It's official we are in a global recession. For
public companies with a June 30 fiscal year or for companies
beginning to think ahead to their second quarter 10-Q, this is
likely to mean their audit committees and auditors will pay
heightened attention to accounting issues that may be thought
of as signs of the times.
As companies scramble to keep creditors and stockholders
satisfied, meet earnings estimates whenever possible, and
generally prosper during difficult times, it is only natural to
expect that the first instinct of many involved in the
financial reporting chain will be to take an optimistic view of
close financial and accounting questions. The desire to see the
glass as half full is basic to human nature. Since auditors
understand this, they will, where relevant, be looking closely
at several issues.
Particularly for financial institutions, audit committees
and auditors will review the company's exposure to off-balance
entities, as well as the timing and size of write-downs
associated with subprime or other mortgage related securities.
Similarly, companies holding auction rate securities will have
to consider valuation and liquidity questions carefully. While
most auction rate securities continue to pay current interest,
there is no liquid market for these securities.
In this environment, fair value accounting principles have
made it challenging for reporting companies with mortgage
related securities, auction rate securities or other now
illiquid assets in their portfolios. The character and quality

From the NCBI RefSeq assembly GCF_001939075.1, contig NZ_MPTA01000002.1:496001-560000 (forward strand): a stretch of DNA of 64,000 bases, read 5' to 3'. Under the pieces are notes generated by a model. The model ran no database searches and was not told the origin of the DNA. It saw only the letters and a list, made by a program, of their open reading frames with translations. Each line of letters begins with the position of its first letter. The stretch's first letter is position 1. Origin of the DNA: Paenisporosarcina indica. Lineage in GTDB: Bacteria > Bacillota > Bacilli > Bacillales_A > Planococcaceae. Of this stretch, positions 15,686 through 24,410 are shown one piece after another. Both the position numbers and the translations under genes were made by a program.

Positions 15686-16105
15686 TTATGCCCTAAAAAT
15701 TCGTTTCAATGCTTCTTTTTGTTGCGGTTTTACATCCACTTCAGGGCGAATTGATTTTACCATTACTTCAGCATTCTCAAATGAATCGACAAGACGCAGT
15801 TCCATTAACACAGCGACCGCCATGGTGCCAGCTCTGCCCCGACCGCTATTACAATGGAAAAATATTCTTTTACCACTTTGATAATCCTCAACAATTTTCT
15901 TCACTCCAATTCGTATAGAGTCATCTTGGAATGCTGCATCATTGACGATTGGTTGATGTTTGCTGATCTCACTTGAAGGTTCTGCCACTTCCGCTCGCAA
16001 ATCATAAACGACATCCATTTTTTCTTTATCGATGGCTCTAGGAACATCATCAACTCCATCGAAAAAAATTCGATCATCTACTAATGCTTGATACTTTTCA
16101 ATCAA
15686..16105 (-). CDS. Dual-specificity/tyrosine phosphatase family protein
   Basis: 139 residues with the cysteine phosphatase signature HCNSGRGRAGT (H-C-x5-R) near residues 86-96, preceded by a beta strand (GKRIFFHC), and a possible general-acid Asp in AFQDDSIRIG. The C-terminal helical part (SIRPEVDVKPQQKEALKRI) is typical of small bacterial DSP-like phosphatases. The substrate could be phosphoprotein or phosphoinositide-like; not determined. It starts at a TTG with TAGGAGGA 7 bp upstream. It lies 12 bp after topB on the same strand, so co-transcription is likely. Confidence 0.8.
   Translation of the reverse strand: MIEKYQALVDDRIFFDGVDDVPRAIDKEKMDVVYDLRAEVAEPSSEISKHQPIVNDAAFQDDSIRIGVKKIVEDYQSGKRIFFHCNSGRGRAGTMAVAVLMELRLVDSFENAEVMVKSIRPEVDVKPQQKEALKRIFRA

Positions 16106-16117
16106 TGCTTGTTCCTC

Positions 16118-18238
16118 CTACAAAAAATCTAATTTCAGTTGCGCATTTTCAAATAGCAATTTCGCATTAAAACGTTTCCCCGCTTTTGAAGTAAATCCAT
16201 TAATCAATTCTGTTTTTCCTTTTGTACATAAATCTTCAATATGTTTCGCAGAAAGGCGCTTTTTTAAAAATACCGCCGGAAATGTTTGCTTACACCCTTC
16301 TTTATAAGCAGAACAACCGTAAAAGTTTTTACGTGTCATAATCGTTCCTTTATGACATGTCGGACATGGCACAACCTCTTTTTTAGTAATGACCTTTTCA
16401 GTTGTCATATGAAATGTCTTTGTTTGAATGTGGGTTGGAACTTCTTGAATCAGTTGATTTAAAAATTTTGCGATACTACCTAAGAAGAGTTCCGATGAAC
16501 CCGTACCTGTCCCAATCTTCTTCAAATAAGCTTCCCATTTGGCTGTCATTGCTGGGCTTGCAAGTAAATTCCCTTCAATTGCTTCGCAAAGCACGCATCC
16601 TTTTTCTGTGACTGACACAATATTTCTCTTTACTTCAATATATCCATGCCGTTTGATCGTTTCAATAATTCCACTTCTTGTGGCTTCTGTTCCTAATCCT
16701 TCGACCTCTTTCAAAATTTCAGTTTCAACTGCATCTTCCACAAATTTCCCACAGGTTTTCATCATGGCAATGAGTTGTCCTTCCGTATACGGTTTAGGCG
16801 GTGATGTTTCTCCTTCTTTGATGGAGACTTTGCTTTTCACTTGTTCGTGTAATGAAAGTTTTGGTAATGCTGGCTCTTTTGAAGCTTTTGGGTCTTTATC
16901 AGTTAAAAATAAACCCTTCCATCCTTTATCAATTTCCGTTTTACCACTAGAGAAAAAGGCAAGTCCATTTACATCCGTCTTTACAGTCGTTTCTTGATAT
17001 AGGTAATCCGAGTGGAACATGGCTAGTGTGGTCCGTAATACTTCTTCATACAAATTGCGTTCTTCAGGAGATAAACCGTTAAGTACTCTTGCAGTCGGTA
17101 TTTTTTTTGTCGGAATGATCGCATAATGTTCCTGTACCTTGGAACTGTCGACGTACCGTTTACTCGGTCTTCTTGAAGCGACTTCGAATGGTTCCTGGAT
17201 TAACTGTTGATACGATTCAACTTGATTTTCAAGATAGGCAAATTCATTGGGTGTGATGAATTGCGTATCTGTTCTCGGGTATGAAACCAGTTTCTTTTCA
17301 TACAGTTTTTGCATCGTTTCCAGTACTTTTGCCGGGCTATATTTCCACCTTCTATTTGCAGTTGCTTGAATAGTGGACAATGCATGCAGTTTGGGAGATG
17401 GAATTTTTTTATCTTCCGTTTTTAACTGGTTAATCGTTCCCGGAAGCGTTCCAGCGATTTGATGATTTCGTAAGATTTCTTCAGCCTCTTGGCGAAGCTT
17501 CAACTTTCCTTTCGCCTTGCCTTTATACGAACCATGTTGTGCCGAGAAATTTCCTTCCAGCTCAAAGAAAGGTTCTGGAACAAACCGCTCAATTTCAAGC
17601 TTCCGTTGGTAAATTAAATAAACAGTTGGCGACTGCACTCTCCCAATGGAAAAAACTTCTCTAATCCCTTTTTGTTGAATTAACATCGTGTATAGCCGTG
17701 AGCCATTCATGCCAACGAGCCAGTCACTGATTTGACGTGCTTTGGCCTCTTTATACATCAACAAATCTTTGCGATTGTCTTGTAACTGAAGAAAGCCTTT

of the valuation procedures for such instruments may not
produce valuations that are based on reliable data. Fair value
accounting requires that management consider inputs to
valuation, from level 1 inputs, which are quoted prices in
active markets (which may not exist), to level 3 inputs, which
requires that where no active markets exist, preparers of
financial statements turn to other indicia of value, including
making informed predictions about future liquidity. Audit
committees and management will want to consider carefully any
assumptions regarding future liquidity.
In addition, for all reporting companies, audit committees
and management will be focused on the adequacy of current
liquidity and cash management procedures, the quality of
receivables, the financial health and solvency of suppliers,
the ability to access additional capital, and the quality of
management's plans and procedures to monitor and address all of
We are in the process of alerting our reporting clients to
expect that their audit processes are likely to be more
involved, more intense and more challenging than in past years.
And also more costly.